The A&E Network announced on Friday that the show 'Duck Dynasty' which features four brothers from Louisiana will continue filming and the suspension of Phil Robertson has been lifted. The suspension of Phil was a temporary move by the network who came under fire from members of the gay community as well as members of the Black community following an interview given by Robertson to GQ Magazine.
In a statement released late Friday afternoon, A&E said:
“While Phil's comments made in the (GQ) interview reflect his personal views based on his own beliefs, and his own personal journey, he and his family have publicly stated they regret the ‘coarse language’ he used and the misinterpretation of his core beliefs based only on the article. He also made it clear he would ‘never incite or encourage hate.’"
Louisiana Governor Bobby Jindal released a statement Friday night saying:
"I am glad to hear that the folks at A&E came to their senses and recognized that tolerance of religious views is more important than political correctness. Today is a good day for the freedoms of speech and religious liberty."
Family Research Council president Tony Perkins released a statement following the announcement on Friday:
“The attacks on Phil Robertson revealed to the American people that the push to redefine marriage is less about the marriage altar than it is fundamentally altering America's moral, political and cultural landscape. A&E Network’s reversal in the face of backlash is quite telling to the American people who are growing tired of GLAAD and cultural elites who want to silence people and remove God and His word from every aspect of public life."
Even though the majority of people in the African-American community have never heard the name Phil Robertson, nor have they ever watched the program 'Duck Dynasty' on the A&E Network. They were equally as offended by the comments made by Robertson during the GQ interview and the content spread like wildfire. Equally as insulting to members of both offended communities was the fact that the rant by Robertson was not even in the context of the question he was asked. Many would argue that he was using his First Amendment right of freedom of speech.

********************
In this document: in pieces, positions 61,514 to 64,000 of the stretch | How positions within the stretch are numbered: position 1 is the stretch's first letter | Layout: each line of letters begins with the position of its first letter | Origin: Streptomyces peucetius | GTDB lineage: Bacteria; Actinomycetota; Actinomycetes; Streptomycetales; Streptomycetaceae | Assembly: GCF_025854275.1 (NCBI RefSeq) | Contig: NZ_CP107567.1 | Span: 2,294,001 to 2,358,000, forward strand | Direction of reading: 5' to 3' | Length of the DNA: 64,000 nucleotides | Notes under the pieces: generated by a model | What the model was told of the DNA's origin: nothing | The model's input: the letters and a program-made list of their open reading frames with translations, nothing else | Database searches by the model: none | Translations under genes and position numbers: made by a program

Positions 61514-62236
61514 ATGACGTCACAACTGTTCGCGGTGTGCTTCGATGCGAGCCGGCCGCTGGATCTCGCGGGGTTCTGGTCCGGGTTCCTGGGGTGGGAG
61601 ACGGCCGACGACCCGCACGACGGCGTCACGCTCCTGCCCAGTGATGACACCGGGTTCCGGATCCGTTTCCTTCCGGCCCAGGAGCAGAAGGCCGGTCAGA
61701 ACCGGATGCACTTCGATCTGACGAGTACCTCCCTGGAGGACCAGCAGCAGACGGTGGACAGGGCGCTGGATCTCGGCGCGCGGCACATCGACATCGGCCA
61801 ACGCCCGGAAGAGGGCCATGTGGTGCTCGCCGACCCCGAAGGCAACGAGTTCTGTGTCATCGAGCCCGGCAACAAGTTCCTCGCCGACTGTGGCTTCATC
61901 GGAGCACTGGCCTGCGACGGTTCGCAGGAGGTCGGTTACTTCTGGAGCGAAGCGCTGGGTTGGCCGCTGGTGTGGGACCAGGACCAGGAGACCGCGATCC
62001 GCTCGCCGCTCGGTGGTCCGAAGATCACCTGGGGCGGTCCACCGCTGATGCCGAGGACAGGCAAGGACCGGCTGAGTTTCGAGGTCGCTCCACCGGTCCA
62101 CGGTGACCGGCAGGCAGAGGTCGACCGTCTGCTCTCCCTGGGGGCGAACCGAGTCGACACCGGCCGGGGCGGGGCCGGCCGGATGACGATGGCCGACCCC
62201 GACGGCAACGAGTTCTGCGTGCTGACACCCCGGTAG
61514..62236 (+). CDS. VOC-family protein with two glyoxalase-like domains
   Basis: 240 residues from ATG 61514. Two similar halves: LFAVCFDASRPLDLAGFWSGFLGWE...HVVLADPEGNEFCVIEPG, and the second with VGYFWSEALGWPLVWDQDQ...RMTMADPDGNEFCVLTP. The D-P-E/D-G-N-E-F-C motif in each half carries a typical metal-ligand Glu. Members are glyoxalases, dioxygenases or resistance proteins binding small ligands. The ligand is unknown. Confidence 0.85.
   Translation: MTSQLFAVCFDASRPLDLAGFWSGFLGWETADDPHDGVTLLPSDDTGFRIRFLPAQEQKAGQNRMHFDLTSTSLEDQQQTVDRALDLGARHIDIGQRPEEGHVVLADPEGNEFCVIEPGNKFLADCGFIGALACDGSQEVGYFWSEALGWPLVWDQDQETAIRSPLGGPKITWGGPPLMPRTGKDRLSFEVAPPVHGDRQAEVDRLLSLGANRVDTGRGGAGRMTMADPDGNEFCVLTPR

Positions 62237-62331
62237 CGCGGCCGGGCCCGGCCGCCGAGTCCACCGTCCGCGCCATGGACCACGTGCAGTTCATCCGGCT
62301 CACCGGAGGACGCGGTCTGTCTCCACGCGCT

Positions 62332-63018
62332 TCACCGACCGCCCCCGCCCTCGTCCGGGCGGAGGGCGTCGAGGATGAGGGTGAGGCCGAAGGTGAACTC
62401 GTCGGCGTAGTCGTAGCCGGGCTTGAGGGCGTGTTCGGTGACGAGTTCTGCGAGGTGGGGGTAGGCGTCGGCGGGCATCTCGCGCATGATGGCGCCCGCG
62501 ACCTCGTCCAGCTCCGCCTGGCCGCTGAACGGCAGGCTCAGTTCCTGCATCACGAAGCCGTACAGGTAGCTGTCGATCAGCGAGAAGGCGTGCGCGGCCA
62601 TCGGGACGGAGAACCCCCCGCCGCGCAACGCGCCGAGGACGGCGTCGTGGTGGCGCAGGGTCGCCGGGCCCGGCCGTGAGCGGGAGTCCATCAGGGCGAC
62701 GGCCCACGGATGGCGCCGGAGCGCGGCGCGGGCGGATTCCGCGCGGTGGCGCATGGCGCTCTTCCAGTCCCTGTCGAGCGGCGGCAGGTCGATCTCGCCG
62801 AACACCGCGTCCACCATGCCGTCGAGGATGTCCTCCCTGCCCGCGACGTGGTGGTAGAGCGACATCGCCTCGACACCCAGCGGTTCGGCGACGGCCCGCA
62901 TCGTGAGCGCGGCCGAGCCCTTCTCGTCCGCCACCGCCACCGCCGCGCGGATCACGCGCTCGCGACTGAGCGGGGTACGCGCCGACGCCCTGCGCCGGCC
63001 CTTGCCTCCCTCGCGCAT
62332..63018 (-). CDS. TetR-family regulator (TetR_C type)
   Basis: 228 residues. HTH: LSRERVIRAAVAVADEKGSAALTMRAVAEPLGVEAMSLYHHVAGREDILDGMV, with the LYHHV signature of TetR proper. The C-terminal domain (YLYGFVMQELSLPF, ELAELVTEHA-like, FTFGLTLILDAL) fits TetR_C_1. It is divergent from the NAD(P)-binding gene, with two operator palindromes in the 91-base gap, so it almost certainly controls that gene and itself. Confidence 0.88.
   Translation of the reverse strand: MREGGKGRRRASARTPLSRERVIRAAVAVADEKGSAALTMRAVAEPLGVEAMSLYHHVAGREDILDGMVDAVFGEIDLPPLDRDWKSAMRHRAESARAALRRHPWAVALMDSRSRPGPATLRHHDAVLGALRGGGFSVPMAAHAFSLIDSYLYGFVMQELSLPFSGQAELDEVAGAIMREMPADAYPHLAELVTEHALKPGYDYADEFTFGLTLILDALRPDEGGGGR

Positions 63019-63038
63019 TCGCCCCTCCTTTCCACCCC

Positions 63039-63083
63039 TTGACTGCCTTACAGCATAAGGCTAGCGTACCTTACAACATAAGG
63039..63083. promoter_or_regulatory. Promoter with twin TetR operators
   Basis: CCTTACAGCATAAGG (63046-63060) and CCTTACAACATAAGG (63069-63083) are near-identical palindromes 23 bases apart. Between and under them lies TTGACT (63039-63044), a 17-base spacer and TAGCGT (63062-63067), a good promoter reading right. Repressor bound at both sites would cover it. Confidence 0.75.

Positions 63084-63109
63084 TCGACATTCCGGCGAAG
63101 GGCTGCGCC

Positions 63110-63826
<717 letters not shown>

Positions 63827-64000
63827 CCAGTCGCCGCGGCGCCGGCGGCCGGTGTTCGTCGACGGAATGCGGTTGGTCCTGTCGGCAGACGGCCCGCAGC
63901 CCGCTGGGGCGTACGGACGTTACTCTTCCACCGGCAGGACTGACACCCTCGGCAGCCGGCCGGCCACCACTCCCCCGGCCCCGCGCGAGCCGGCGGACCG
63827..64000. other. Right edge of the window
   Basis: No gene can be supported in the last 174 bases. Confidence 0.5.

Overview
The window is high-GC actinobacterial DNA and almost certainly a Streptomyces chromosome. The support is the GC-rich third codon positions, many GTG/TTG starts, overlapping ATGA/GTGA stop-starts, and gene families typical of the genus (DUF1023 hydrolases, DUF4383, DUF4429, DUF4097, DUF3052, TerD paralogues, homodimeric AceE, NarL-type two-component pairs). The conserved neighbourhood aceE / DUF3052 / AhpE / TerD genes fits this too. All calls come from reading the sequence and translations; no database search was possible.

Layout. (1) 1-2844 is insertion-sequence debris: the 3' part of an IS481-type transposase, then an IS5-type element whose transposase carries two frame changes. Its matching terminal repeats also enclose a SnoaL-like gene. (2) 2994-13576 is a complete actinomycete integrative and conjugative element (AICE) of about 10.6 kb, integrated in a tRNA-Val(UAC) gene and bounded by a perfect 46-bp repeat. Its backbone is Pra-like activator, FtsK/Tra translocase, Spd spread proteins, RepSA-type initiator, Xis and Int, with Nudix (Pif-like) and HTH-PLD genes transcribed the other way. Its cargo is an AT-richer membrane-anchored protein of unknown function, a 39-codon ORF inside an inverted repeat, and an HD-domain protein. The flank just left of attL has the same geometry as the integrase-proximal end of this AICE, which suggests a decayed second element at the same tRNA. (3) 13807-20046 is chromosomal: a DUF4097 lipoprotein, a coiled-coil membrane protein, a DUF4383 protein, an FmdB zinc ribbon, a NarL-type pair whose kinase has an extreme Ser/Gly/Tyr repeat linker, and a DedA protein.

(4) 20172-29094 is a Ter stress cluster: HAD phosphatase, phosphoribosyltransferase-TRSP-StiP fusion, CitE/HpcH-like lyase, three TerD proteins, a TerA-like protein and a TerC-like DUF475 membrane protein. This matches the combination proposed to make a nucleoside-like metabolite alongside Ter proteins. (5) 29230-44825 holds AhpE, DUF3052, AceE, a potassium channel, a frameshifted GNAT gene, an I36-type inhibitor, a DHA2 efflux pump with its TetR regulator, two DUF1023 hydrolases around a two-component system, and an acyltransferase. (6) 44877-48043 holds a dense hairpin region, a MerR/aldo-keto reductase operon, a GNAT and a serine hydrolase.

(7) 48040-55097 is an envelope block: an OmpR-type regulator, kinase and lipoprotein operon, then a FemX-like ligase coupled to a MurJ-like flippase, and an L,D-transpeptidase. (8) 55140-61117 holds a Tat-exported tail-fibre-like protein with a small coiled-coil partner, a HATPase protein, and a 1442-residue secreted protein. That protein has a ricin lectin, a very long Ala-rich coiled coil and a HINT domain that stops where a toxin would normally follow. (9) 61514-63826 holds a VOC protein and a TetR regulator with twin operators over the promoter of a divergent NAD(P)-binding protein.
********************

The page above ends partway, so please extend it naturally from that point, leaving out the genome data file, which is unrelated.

On growing up in Louisiana before the Civil Rights Era:
“I never, with my eyes, saw the mistreatment of any black person. Not once. Where we lived was all farmers. The blacks worked for the farmers. I hoed cotton with them. I’m with the blacks, because we’re white trash. We’re going across the field … They’re singing and happy. I never heard one of them, one black person, say, ‘I tell you what: These doggone white people’ — not a word! … Pre-entitlement, pre-welfare, you say: Were they happy? They were godly; they were happy; no one was singing the blues.”
The reinstatement of Robertson was due in large part to a social network frenzy on Facebook and Twitter. Ironically, those are the same social networks that got him suspended in the first place. But when the anti-gay advocates announced a 'Chic-Phil-A Day' in which all the religious followers of the ideology perpetrated by Phil Robertson would gather wearing their 'Duck Dynasty' paraphernalia, that was just the cover needed for A&E to placate to their followers.
Ask yourself, before this 'Duck Dynasty' story had you ever heard of Phil Robertson? After a few choice words directed at those deemed less desirable in a society still struggling with meshing religion and political correctness, Phil Robertson is now a folk hero.